Bloomberg calling de Blasio’s campaign racist is inadvertently racist

Christina Coleburn, Contributing Columnist

Just when many New Yorkers believed Mayor Michael Bloomberg was incapable of issuing a more absurd statement, the mogul turned mayor defied his naysayers with a presumptuously personal and racially-charged attack on mayoral hopeful Bill de Blasio, the public advocate who is both the front-runner to succeed Bloomberg and the greatest threat to his legacy. In an interview with New York Magazine, Bloomberg unleashed harsh words about the surging candidate, claiming that the Italian-American de Blasio had run a “racist” campaign by “making an appeal using his family to gain support,” a pointed reference to the campaign ads which feature de Blasio’s black wife, Chirlane McCray, and their son, Dante.

While these characterizations of de Blasio are extremely insulting, they also reveal a troubling irony of Bloomberg’s mentality. Though Bloomberg governs the most racially diverse city in the world, he cannot grasp the notion that his characterization of de Blasio as racist is, by virtue, inadvertently racist. Politicians of all echelons have relied on their families to offer an intimate arc to their campaigns, and Bloomberg never protested the extensive profile of Christine Quinn’s wife in the Aug. 19 edition of the New York Times. The only tangible distinction between his wife and son and the wives and sons of other candidates is that de Blasio’s family happens to be racially mixed.

Whether accidentally or intentionally, Bloomberg’s incendiary jab extends beyond the already offensive parameters of trivializing de Blasio’s 19-year marriage and suggesting the candidate would exploit his family for political gain. By means of his inflammatory statement, Bloomberg perpetuates the disparaging stereotype that interracial relationships are purely for social exhibition, and sponsors the narrow-minded notion that multiracial children should first be characterized by their mixed heritage rather than personal qualities.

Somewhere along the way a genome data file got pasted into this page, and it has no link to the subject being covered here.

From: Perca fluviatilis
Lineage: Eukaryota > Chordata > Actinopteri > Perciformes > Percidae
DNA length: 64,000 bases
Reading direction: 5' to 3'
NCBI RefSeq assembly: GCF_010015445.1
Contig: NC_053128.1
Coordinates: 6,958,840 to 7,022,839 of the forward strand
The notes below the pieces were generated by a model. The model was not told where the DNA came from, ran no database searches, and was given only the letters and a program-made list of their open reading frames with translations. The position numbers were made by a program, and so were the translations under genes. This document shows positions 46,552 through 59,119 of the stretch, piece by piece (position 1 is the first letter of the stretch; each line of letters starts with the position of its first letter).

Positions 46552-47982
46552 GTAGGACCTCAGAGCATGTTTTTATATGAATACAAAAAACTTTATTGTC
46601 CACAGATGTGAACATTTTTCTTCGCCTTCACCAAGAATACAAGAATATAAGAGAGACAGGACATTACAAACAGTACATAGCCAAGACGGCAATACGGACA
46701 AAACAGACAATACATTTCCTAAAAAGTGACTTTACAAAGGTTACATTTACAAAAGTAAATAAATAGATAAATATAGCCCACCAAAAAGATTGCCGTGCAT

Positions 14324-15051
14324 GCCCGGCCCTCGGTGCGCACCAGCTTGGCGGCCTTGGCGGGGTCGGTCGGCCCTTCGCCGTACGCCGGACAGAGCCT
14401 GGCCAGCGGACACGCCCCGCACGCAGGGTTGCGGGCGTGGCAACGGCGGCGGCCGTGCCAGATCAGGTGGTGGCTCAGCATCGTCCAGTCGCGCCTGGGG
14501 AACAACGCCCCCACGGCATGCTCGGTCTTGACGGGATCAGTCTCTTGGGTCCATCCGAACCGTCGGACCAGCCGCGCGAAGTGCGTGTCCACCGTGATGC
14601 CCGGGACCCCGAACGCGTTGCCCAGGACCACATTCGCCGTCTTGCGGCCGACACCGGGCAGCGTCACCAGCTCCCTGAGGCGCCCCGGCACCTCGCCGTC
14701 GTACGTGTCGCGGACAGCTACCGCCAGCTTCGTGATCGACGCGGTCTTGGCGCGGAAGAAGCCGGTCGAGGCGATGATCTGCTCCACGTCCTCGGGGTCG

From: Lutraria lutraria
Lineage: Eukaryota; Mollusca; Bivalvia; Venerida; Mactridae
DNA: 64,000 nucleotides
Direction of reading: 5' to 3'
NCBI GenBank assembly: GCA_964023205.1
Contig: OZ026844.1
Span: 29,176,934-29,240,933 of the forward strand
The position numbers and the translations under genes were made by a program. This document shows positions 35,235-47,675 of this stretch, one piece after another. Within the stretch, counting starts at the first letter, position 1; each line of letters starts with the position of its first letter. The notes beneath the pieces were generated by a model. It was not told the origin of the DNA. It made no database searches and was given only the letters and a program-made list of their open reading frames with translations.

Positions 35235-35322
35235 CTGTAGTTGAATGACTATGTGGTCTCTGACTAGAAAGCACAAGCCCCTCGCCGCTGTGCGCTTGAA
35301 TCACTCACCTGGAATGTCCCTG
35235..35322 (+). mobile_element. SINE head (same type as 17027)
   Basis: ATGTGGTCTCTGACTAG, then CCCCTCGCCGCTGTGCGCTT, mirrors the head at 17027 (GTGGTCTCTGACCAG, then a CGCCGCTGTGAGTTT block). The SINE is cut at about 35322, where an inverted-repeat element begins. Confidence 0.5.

The best case for his candidacy was not founded on their diverse complexions, but in his son’s eponymously titled television ad. With his friendly stare and gallant afro, 15-year-old Dante masterfully articulates his father’s appeal with one resounding line: “He is the only Democrat with the guts to really break from the Bloomberg years.”

These 15 words perfectly encapsulate Bill de Blasio’s impressive surge in the polls, attributing his 39 percent lead to his staunch opposition of Bloomberg’s socioeconomic policies. From highlighting de Blasio’s commitment to affordable housing to humanizing his resistance to stop-and-frisk policy, Dante advocates for his father in a fashion that must certainly have Bloomberg fearing for his legacy. Though his unsubstantiated smear of de Blasio clearly reflects his desperation to maintain his overreaching influence, New Yorkers should consider the racial connotations within Bloomberg’s attack to be his most pitiable offense.

Christina Coleburn is a contributing writer. Email her at [email protected].